In a recent web app, my team decided to try Compass sprites to make our lives easier. Here’s a note from the Compass sprite description:
Spriting has never been easier with Compass. You place the sprite images in a folder, import them into your stylesheet, and then you can use the sprite in your selectors in one of several convenient ways.
Sounds like a time and worry-saver to me! I’d like to take advantage of all it has to offer. However, it didn’t work as easy as it sounded. The problem comes in being able to tweak the positioning after Compass has done its work. This is an account of what I tried and the problems I encountered from a design perspective.
Why CSS sprites are useful
I like to create sprites in my web pages to reduce the number of hits the browser needs to make to the server. I do this on an ad-hoc basis, depending on the size of a page, or where there might be an unacceptable response time on load. Fewer images means easier to manage, use and reuse.
Normally, I manually create the sprite and measure each icon to get its position for placing it properly the CSS. This can be time-consuming, but offers flexibility with spacing.
- Gather all the icons/images into one Photoshop file
- Measure each icon by hand to get coordinates
- Put coordinates in CSS to position the background
Adding spacing can help with design
Sometimes, from a design perspective, it’s nice to add extra space above or below the image to push the image up or down, depending on the layout. I usually do this in the CSS by positioning the coordinates in the background settings.
For instance, I wanted to push the green arrow down a couple pixels to weight its balance with the title text. The containing element (an H2) is the same height as the image. If I add 2 pixels to the y-axis, it will push it down to nicely balance it in the design.
But, there’s got to be a way to make sprites easier to create and manage.
What Compass sprites has to offer
In general, Compass makes my life a lot easier while front-end coding because it takes away a lot of headaches making sure I’ve covered every scenario for code cleanliness, reusability, compatibility and more. Combined with Sass, it makes for a lot of efficiencies and less worrying while coding.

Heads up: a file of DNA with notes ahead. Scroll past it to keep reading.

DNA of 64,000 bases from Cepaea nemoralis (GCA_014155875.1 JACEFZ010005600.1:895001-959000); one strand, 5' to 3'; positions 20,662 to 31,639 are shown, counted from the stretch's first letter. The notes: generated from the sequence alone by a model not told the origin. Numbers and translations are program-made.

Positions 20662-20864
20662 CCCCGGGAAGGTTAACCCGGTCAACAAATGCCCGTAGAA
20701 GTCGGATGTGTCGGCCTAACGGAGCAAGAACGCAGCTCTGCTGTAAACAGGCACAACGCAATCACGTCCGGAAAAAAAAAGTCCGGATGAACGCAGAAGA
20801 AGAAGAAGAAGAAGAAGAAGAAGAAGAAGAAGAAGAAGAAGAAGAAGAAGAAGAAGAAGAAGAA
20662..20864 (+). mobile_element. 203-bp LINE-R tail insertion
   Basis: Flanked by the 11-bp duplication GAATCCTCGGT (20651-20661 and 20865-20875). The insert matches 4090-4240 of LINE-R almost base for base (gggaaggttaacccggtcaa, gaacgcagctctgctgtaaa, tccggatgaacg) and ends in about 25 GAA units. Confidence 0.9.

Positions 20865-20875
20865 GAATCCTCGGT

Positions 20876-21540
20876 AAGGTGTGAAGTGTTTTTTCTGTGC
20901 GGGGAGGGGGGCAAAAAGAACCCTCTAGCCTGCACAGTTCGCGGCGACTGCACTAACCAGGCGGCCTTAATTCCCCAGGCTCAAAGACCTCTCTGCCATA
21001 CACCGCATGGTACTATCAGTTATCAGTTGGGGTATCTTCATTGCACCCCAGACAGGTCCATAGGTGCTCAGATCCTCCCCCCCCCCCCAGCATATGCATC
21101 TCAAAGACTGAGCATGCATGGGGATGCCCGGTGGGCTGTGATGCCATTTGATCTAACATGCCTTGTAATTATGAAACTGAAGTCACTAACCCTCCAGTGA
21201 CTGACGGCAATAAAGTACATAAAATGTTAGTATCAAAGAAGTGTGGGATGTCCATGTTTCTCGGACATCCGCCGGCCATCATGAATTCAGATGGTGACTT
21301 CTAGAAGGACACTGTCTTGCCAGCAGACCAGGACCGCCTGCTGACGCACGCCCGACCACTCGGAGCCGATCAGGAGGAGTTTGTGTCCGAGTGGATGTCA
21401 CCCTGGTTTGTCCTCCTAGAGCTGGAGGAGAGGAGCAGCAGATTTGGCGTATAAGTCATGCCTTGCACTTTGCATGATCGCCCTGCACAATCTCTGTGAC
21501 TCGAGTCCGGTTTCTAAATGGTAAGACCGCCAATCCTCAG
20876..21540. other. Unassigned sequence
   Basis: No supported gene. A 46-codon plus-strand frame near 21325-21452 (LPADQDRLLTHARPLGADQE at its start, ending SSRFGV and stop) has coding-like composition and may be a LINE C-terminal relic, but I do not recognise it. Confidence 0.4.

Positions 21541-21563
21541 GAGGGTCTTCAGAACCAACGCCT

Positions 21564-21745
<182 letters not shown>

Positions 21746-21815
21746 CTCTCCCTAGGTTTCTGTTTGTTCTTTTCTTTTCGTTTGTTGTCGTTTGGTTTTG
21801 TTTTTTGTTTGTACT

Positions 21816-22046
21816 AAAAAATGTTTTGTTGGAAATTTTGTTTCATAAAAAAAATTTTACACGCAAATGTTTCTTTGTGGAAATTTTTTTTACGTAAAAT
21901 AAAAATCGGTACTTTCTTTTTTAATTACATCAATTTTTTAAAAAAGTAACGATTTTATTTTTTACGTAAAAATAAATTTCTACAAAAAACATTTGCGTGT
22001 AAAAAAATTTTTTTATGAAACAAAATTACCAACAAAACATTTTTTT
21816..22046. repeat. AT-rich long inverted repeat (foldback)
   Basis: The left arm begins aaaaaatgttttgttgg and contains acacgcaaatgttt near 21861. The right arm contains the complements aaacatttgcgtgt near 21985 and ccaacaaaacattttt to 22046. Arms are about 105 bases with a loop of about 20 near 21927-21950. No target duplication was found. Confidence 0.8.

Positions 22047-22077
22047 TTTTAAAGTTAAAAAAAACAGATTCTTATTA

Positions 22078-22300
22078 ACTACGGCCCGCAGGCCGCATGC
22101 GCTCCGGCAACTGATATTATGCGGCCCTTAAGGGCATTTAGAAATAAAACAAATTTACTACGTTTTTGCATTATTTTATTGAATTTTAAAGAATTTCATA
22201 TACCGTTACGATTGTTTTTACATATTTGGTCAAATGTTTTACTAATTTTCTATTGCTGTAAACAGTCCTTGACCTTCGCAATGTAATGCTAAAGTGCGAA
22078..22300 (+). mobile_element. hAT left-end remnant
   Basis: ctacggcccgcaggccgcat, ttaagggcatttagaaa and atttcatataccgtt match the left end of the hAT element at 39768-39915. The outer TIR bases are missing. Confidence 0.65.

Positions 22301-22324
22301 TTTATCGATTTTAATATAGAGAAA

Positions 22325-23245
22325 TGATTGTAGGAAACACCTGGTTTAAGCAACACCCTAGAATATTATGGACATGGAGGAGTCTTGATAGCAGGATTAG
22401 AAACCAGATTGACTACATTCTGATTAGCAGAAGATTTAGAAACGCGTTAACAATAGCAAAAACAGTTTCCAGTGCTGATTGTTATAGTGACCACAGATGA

Compass also makes spriting easier, taking all the fussing over details away. In order for Compass to pull this off, it combines all the images into one file (sprite), and keeps track of where it is in the sprite. Then, the Compass mix-in in the Sass (see example below) moves the position automagically in the generated CSS.
With my scenario above, using Compass sprites poses a problem. Compass knows nothing about my extra 2 pixels of space added to the y-axis. So, it places the image in the top-left of the containing element (the h2) on the web page. As far as I can tell, there’s not a way to add 2 pixels after the fact to reposition my image the way I want it.
(See more about how to use Compass sprites in your CSS on the Compass spriting tutorial)
I want more control
What I would love to be able to do is modify the Compass mixin to ADD some positioning to its pre-calculated position. Theoretically, they could just add (or subtract) the pixel count I define to the dimensions it uses.
What are my options?
Without the ability to modify the generated CSS, I see a few options for how to solve the problem.
1. Add transparent pixels to the top of my image in Photoshop to push it down.
Compass will then include the extra space in its new image, and I will get the effect I’m looking for in the final design. This takes time and seems contrary to the intent of Compass spriting.
2. Add an extra DOM element inside the header (like a span) and position it inside the containing element in the CSS to be the exact way I want it displayed.
In this method, Compass will do its job by placing the image in the upper left corner of the inside span and doesn’t have to know I’m tweaking the position of the child container in the CSS. This option means I don’t have to modify my image, but is less appealing for the extra markup and CSS it introduces. Not ideal, but does the trick.
3. Keep this image out of the sprite folder that Compass watches.
This option doesn’t use Compass sprites at all but allows me to position the as I originally did in the CSS.
Given our trouble, my team decided to back out for now. When using Compass sprites, how should I approach positioning problems like this?